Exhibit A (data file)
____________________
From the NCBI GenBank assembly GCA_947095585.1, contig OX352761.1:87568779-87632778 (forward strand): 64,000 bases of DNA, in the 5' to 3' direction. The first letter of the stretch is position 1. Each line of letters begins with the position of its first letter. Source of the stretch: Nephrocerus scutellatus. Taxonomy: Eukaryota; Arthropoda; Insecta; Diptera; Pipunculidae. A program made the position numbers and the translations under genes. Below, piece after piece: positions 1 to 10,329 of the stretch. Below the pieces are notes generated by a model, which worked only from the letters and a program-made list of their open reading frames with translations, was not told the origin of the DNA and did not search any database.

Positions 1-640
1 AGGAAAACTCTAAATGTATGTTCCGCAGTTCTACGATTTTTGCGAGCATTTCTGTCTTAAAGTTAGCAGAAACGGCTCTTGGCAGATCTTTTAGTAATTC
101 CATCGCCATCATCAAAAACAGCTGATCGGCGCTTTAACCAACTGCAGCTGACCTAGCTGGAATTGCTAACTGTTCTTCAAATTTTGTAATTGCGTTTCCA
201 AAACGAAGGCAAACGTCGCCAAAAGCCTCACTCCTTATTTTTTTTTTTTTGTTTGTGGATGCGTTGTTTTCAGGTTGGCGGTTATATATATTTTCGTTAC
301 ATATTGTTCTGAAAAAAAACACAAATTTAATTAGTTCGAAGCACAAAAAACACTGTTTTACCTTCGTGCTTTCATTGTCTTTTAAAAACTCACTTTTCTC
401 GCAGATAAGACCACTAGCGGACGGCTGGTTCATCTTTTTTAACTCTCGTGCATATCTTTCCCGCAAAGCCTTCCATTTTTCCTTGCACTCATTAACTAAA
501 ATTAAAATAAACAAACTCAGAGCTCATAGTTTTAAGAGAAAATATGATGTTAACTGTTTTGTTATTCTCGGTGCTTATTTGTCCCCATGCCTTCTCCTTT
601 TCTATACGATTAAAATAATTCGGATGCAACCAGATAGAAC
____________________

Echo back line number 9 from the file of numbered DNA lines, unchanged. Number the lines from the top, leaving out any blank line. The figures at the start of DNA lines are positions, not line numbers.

601 TCTATACGATTAAAATAATTCGGATGCAACCAGATAGAAC